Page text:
There’s a reason ‘Sports Mascots’ would stand as a great final ‘Jeopardy!’ answer, because there are hundreds upon hundreds (even when sharing the same animal kingdom affiliation) of questions to choose from. What diminutive, crackling caricature in green might see its name mispronounced nighty? Which style of music, fashioned to great acclaim in New York, Kansas City and especially New Orleans, now plays nearly nightly in Salt Lake City? What is this unholy amalgamation of a “bear” and a “cat?”
Even limiting the scope down to the NBA’s 30 teams still makes this a tough choice for the non-sports fan. Which is why, in a trivia competition that also includes wagering in its final rounds, one must make a demarcation point between acknowledging that you either kind of know sports, or that you know enough about sports to risk $17,200 on a sports question.
This contestant, clearly, had a question worth questioning:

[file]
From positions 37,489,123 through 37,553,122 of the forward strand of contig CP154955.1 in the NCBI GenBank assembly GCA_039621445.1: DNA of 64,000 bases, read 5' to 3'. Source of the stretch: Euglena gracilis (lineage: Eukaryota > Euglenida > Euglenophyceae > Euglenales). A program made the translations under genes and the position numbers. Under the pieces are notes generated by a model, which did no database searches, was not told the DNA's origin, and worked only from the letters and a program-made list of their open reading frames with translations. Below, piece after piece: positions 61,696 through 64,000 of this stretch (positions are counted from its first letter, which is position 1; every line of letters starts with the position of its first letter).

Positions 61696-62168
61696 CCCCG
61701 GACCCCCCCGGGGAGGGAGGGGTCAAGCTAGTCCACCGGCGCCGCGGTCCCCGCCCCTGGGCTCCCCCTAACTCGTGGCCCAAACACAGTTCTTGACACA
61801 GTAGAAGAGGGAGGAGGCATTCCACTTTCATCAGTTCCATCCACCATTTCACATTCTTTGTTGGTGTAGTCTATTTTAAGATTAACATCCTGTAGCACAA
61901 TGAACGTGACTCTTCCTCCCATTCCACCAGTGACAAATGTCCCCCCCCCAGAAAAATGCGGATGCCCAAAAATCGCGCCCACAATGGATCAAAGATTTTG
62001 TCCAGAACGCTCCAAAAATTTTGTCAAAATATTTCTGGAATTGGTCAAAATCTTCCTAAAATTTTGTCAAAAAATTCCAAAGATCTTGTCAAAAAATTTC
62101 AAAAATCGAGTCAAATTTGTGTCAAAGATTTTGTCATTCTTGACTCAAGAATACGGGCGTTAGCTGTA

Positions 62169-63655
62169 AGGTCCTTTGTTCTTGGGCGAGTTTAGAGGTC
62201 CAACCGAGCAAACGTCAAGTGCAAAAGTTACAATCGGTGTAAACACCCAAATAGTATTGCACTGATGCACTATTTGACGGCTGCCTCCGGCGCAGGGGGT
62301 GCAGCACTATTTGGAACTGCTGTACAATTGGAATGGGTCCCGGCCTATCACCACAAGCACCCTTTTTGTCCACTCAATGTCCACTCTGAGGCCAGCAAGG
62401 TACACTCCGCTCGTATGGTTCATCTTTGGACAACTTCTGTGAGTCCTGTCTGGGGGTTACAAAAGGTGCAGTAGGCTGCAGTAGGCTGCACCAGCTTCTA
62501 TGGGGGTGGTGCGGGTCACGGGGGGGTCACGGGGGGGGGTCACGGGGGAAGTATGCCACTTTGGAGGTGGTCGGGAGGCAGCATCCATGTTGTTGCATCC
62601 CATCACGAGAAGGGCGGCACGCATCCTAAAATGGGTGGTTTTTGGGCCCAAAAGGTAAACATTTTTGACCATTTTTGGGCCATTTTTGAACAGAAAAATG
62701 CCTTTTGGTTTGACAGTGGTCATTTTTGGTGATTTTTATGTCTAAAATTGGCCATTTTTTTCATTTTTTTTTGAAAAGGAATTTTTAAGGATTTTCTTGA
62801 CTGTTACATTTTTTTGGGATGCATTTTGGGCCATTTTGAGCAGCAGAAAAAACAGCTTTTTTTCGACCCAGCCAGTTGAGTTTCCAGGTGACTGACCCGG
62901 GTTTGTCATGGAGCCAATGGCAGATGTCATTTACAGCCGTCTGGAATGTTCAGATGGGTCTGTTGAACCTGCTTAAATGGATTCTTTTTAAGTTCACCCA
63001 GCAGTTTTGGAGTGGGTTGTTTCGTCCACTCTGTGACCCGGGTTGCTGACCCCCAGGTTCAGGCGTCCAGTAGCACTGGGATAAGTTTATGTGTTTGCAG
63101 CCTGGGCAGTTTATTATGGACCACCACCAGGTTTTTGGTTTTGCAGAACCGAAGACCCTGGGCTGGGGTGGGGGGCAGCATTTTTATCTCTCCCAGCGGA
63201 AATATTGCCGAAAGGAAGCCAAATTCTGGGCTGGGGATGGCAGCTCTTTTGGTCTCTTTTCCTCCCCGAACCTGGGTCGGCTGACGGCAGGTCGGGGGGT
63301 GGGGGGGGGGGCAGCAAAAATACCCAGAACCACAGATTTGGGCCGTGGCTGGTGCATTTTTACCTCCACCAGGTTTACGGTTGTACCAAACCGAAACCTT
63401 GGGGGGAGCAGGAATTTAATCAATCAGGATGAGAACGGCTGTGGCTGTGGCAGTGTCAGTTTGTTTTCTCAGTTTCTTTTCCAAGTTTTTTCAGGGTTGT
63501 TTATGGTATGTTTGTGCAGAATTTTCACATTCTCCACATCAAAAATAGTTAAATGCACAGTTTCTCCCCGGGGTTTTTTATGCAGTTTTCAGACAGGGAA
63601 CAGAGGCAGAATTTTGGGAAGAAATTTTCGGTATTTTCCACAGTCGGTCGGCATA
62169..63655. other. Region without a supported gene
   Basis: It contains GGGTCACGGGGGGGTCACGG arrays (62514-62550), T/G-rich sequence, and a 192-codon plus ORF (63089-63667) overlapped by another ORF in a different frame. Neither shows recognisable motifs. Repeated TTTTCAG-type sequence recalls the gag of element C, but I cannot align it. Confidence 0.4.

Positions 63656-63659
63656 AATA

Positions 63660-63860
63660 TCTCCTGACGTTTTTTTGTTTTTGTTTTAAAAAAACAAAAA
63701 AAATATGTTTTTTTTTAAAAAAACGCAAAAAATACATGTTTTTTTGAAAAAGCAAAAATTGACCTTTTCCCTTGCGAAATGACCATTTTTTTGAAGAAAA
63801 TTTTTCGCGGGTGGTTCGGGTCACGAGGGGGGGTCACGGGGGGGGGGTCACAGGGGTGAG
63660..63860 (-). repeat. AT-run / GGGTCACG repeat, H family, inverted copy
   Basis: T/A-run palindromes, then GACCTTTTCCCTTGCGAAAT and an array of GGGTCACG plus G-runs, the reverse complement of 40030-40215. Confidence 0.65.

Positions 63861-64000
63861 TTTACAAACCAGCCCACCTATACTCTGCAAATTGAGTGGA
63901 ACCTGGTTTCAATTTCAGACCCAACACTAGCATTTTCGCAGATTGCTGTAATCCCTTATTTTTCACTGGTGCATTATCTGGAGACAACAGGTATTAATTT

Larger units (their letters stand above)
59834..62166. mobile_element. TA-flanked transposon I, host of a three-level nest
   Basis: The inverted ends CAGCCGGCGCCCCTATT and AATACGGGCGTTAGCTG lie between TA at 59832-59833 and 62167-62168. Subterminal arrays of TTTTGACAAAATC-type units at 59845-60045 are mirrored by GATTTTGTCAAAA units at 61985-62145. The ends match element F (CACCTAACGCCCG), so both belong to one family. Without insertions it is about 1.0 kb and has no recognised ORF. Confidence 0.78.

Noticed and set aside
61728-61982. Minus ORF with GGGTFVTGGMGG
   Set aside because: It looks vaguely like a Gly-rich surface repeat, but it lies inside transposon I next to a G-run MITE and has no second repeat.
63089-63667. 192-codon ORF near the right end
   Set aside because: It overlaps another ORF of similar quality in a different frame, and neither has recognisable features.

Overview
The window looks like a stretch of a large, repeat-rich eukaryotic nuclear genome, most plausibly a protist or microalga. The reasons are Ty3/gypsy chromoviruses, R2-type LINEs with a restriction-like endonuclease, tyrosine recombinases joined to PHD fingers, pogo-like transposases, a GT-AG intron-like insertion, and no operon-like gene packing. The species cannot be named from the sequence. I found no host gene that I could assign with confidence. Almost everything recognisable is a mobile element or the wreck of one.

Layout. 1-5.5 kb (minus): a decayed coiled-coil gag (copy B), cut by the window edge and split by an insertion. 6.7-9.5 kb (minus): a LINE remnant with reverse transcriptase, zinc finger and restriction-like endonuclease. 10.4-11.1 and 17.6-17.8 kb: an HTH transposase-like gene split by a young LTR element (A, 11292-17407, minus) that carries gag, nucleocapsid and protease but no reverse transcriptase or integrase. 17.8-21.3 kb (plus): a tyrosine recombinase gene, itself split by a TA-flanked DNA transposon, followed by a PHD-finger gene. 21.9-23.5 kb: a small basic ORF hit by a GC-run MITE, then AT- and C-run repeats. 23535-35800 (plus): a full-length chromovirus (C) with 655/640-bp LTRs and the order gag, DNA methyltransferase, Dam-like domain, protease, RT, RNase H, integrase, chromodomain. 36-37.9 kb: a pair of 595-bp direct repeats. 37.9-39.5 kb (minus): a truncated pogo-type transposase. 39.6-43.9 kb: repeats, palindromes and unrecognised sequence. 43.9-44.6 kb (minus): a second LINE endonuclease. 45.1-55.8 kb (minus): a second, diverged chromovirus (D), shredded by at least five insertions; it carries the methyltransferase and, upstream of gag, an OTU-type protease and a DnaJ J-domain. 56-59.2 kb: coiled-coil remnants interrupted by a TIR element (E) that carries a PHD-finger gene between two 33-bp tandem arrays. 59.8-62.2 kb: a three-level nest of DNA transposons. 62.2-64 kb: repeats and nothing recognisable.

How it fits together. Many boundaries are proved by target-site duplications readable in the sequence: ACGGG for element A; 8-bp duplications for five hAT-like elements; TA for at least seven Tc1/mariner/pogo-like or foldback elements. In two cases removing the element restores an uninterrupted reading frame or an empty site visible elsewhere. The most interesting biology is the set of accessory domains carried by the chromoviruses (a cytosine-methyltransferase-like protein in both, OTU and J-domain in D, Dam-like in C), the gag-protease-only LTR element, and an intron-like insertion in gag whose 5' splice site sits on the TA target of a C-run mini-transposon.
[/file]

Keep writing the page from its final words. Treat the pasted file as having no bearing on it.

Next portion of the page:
Raptors. It was the Toronto Raptors. Dinosaurs are extinct. You don’t have to remember when the dinosaurs died out, just as you probably don’t need to know when Epcot Centre debuted in Orlando or when the supersonic jet first came off the assembly line at Boeing or the Houston was attacked by rockets beamed in from Mizar-5, but a general idea should be enough.
All credit due to the contestant for getting to the final round, as a leader no less, but no credit for risking it all on an unsure answer. And demerits for thinking that the timber wolf, an active species only currently classified as “threatened,” peaked some 75 million years ago. Not a lot of recognizable things, much less sports mascots, died 75 million years ago!
What national TV pressure does to the brain. My goodness.
The Minnesota Timberwolves have been around since the 1989-90 season, whereas the Toronto Raptors have only been in place since 1995-96. Worse, the Raps work a good 931 miles farther East from Minneapolis. Scores farther away from the Burbank, Calif. studios that have brought you entertaining and cultured ‘Jeopardy!’ programming since 1964.
(We fawn, because we’re using a YouTube clip and we don’t want to run afoul of Merv Griffin Enterprises. Again.)
Raptor fans can compose themselves at the reminder of the knowledge that the team will be in the postseason for the fourth consecutive year, while the Minnesota Timberwolves’ last and best playoff run peaked about 75 million years ago came in 2004.
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